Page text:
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Warrant Officer Vince Squires wins Manitoba Provincial Arm Wrestling Championship

By Martin Zeilig


From his bulging biceps to his thick forearms, Warrant Officer Vincent Squires, who works at the Transition Centre, has an imposing pair of powerful arms.

His stocky body is a mass of muscle.

He put those arms to good use on May 4 at the Assiniboine Gordon Inn at the 2024 Manitoba Provincial Arm Wrestling Championships where WO Squires won four individual gold medals in two 198 pound divisions—the Open Category and the Masters plus 40. The gold medals were for winning both his right hand and left hand matches.

He also won a team gold medal.

The entire competition attracted participants from throughout Manitoba. There were four to five competitors in the two categories WO Squires took part in, he said during an interview with the Voxair on May 9.

“The competition was pretty close,” WO Squires said.

 “I had one good match with a competitor from Steinbach. I’ve had a few battles with him. He hasn’t been able to get me. But, it was a difficult match for the right hand.”

He added that the Manitoba Arm Wrestling Association also said there was going to be a team category.

“I immediately started looking around to see if I could put a team together,” WO Squires said.

“They added up the points and I had five people on my team, who also finished in first place in their respective divisions. We were called the Grip Titans. We competed against other teams, and we came out on top.”

It was almost inevitable that he got into competitive arm wrestling.

“I’ve always enjoyed strength sports, and I worked out as young boy with my dad in the gym,” said WO Squires, who was born and raised in Thompson, Manitoba-- located about 760 kilometres north of Winnipeg.

“I would arm wrestle with my uncle. My dad is a heavy duty mechanic and my uncle is a farmer in The Pas (520 km northwest of Winnipeg). When I was seventeen there was an arm wrestling competition in the mall and I won it. I kind of dabbled after that in a few different competitions.”

After he joined the Canadian Armed Forces and started his trade as an AVN Technician, he gave up arm wrestling.

“It was too hard to do it with my job,” he confessed.

 So for the next ten years, he didn’t participate in arm wrestling competitions.

“Then, when I was at CFB Moose Jaw an arm wrestler came through on the course I was teaching about the Tutor (jet trainer used by the Snowbirds aerobatics team),” WO Squires, who’s been in the CAF for 23 years now, continued.

“We arm wrestled and he beat me, and he connected me with some other arm wrestlers in the Moose Jaw area.”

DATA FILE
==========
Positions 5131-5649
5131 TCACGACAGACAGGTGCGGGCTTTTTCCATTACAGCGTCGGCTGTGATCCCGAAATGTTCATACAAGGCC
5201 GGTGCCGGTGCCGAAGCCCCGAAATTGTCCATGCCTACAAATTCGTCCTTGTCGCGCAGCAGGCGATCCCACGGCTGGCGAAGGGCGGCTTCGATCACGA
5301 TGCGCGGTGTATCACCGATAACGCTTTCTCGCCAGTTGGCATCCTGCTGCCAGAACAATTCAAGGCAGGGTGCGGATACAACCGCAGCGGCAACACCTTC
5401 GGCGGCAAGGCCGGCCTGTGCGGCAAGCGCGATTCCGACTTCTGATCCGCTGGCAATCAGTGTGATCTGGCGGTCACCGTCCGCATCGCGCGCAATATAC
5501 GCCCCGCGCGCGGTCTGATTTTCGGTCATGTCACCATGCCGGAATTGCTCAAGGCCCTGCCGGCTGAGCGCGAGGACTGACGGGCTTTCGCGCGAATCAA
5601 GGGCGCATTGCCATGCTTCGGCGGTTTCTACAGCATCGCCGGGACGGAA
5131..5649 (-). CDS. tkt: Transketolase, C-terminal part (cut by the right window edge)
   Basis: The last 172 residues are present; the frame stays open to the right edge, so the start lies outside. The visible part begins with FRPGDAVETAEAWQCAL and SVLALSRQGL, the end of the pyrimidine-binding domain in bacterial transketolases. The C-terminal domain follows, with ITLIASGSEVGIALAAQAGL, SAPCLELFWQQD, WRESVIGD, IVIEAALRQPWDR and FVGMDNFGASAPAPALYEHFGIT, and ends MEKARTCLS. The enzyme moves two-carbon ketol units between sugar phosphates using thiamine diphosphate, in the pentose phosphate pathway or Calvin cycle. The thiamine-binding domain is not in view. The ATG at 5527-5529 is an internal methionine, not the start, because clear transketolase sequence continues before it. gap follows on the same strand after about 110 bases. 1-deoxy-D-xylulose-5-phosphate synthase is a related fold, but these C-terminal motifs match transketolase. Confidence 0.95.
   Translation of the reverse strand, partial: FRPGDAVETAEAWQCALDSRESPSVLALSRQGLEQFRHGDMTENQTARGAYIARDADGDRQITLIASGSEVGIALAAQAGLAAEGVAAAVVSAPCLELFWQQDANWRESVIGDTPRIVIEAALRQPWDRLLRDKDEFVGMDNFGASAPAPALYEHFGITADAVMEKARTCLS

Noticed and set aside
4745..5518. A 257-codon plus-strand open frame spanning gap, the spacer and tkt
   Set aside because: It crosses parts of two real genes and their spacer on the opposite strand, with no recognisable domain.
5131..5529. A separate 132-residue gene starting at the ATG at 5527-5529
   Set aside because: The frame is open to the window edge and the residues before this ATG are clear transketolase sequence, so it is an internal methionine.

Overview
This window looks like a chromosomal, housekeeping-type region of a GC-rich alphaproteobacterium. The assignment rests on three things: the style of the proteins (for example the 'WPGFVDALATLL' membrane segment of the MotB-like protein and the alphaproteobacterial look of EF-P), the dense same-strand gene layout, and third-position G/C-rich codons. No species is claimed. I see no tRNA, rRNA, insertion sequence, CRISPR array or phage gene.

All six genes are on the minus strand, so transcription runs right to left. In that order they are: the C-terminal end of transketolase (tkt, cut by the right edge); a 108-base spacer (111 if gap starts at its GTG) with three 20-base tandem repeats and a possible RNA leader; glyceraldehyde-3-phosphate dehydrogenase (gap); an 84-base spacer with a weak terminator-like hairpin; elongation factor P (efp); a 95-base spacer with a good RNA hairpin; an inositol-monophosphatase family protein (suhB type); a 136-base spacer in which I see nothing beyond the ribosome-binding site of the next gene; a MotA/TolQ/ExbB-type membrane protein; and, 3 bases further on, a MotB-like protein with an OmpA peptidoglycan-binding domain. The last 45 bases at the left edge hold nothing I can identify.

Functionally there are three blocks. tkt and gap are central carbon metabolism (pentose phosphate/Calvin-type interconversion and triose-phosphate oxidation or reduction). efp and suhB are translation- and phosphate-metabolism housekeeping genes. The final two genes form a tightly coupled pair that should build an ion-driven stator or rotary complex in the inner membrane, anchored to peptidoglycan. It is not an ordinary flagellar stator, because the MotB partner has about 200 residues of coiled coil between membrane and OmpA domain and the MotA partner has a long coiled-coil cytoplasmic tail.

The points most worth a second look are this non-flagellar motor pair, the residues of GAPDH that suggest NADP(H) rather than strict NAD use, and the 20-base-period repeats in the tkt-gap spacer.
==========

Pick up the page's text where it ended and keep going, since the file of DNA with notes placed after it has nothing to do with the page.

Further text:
He’s never looked back.

“I’ve been all over Canada as an arm wrestler,” WO Squires said.

“I’ve won multiple provincial titles in Manitoba and Saskatchewan. This past arm wrestling season, I’ve won two other tournaments, one in the fall and one in March.”

That later tournament was an “East vs. West” qualifier held in Steinbach for a competition in Florida, he explained.

If you won that then you’d go to Turkey for a Pay for View East vs. West tournament.

“But, I decided not to go to Florida because it was too close to the provincials,” WO Squires said.

He trains in the gym several times a week using a specific set of exercises to increase his arm and grip strength.

“You want to be strong and explosive (when competing),” WO Squires explained.

 “You want to be able to maintain that explosiveness. So, you want to get a good hit off the go. And, you want to be knowledgeable of the different arm wrestling techniques and you want to be able to counter those, and to impose your technique and will on others.”

He observed that his blocky body type has some advantage in arm wrestling.

“But, the opposite is someone who’s long and thin and uses a lot of leverage,” he pointed out, noting that the average match takes 15-20 seconds.

“Sometimes you can’t force that much power on someone who has a longer lever. They can pull you out of your lane onto their side of the table. It’s not all brute strength. My hardest competition is against someone who is tall and lean and can use their bones as lever and not over to my side of the table.”

As with all sports, arm wrestlers have their share of injuries.

“I’ve had tennis elbow and golfer’s elbow,” WO Squires said.

 “I was out for about six months last month with an injury. It took six months to overcome and train again that particular arm.”

His next competition will be at the National Arm Wrestling Championship (Masters Category) in Gatineau, Quebec on June 28. 

“If anyone is interested in arm wrestling, they can approach me at the gym (Building 90) and I’ll connect them to the sport,” he said.

Who knows? You could end up becoming an arm wrestling champion, too, one day.

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